• A couple of recordings of works by Stravinsky and John Corigliano
Stuff I'm reading/listening to now:
  • Recording + score of The Marriage of Figaro (Mozart)
  • Recording of Don Giovanni (Mozart)
    An opera guide book about The Magic Flute
  • The Choral Experience: Literature, Materials, and Methods (Ray Robinson and Allen Winold)
Listening to the students in the SCU Art Song Festival inspired me to check out the Mozart operas. I'm going to try to get familiar with some of the arias that the students sang.

Concerts I've been to lately:
  • The Stanford Invitational Choral Festival last Friday. For anyone who is into choral music, this is an amazing event to attend. The groups range from high school to pro, and many of them will knock your socks off. And it's free!!!
And now the postscript from Africa: I caught a couple of NPR stories last week that I could relate to, a little bit: Surviving on about $1 a day and Being 'rich' in a poor land. The second story especially resonated with my Ghana experience. It's about the reporter's culture shock and discomfort when he temporarily relocated to Mali and suddenly became a member of the ultra-rich class, after living a middle-class life in L.A. The eye-catching title of the second story exemplifies (to me) how media coverage of Africa can be somewhat distorted and not tell the whole story. $1/day seems horrifyingly pathetic to us Americans, but the cost of living there is drastically lower - where I was stationed, a school lunch costs 10 cents, as does a big bag of fresh, hot bofrot (they're like donut holes). A van ride is 30 cents and will take you pretty far (although the van is most likely falling apart). A steak dinner at a four-star hotel with all the fixings runs about $8.

Also, I dislike how the media sometimes portrays the entire African populace as a mob of constantly-warring, disease-afflicted, rag-clad beggars. This is an affront to their dignity. I met a lot of people during my short visit, including some hostile/shady/pathetic characters, but I also met people who were intelligent, caring, generous, funny, and hardworking. People like them live their lives as best they can, difficult as those lives are, and still maintain their sense of dignity, kindness, and joy.

This is not to romanticize conditions there - not in the least. The standard of living is drastically lower, and there is real hardship and need, especially in the areas of health care, public infrastructure, economic security, and education (based on my brief first-hand observations). I saw people who could not afford the 10-cent lunch for their child.

Friday, May 4, 2007

Non-profit position at World Centric

Noted for future reference - a job listing for a local non-profit.

Job Opening - Customer Service & Outreach

World Centric has an immediate opening for a Customer Service & Outreach Associate. We are looking for someone who shares our values and is committed to environmental and social change and feels passionate about making a difference in the world.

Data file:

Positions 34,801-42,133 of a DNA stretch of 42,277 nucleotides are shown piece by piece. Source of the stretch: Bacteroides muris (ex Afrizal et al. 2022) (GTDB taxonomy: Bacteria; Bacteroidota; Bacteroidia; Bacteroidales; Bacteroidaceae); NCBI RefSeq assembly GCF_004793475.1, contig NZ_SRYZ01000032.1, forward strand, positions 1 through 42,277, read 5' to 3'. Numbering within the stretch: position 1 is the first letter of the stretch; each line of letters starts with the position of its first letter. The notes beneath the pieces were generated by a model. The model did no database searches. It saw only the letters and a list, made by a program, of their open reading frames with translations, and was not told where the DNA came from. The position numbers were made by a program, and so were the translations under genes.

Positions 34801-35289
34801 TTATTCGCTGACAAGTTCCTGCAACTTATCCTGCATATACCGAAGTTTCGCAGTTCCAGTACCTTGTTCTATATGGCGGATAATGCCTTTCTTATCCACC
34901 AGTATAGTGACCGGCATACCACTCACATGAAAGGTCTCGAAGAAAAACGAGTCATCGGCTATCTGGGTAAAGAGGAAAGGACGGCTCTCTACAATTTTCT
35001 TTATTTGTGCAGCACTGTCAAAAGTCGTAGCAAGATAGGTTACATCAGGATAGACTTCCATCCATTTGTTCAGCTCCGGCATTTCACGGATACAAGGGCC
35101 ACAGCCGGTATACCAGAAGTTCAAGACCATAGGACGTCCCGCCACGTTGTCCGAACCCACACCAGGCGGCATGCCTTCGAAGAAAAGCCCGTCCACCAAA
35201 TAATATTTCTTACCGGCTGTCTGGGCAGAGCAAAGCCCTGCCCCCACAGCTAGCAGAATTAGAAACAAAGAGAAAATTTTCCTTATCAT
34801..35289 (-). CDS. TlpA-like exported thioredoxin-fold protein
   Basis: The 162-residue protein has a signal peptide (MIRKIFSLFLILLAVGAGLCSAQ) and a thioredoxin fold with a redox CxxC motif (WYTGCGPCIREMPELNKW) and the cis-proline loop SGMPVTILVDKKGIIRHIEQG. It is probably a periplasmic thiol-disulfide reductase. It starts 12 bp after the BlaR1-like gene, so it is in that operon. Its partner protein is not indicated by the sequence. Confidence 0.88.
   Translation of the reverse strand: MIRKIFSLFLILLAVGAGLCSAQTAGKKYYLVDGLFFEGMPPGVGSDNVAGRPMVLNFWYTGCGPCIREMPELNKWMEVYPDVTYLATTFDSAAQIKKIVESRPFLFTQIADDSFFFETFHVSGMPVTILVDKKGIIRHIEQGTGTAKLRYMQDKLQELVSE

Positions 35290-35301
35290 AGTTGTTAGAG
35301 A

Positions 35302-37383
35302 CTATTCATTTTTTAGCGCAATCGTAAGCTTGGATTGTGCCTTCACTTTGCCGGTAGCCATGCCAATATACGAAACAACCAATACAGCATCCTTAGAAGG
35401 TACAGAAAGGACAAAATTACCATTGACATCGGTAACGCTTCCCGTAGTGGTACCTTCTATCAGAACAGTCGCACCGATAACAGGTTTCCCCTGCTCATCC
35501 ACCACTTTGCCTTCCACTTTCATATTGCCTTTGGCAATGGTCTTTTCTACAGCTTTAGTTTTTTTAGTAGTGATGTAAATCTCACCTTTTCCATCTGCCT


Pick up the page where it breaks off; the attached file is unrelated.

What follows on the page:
The person will be the customer face of World Centric and have a strong customer focus together with a strong awareness of environmental and social issues. The person will handle incoming calls/emails and reach out to potential users of the biodegradable products and provide a broad environmental and social context in their interactions.

Duties include:
  • Interact with customers answer incoming calls and email inquiries, determine requirements and fulfill requests in a enthusiastic, courteous, accurate and knowledgeable manner
  • Reach out to potential users of biodegradable products, follow up on leads, send samples and other required information
  • Interact with various city, county and waste agencies for determining existing and future efforts in place for collecting food waste and compostable products.
  • Maintain and monitor customer call database and follow up as needed.
  • Liaise regularly with existing customers about their ongoing needs.
  • Take orders on phone/email/fax, monitor shopping cart orders and work closely with office manager to create invoices, calculate shipping options and send them to shipping dept. for fulfillment.
  • Monitor fulfillment of orders via UPS, FedEx, USPS and other freight companies

Knowledge and skills:
  • Excellent customer service skills with ability to use judgment and tact with customers
  • Professional and at ease interacting with large customer accounts and stakeholders.
  • Excellent telephone, verbal and written skills
  • Familiarity with Quick Books, MS Office Word and Excel
    Well organized and able to work independently
  • Ability to multitask and work in a fast paced and changing environment.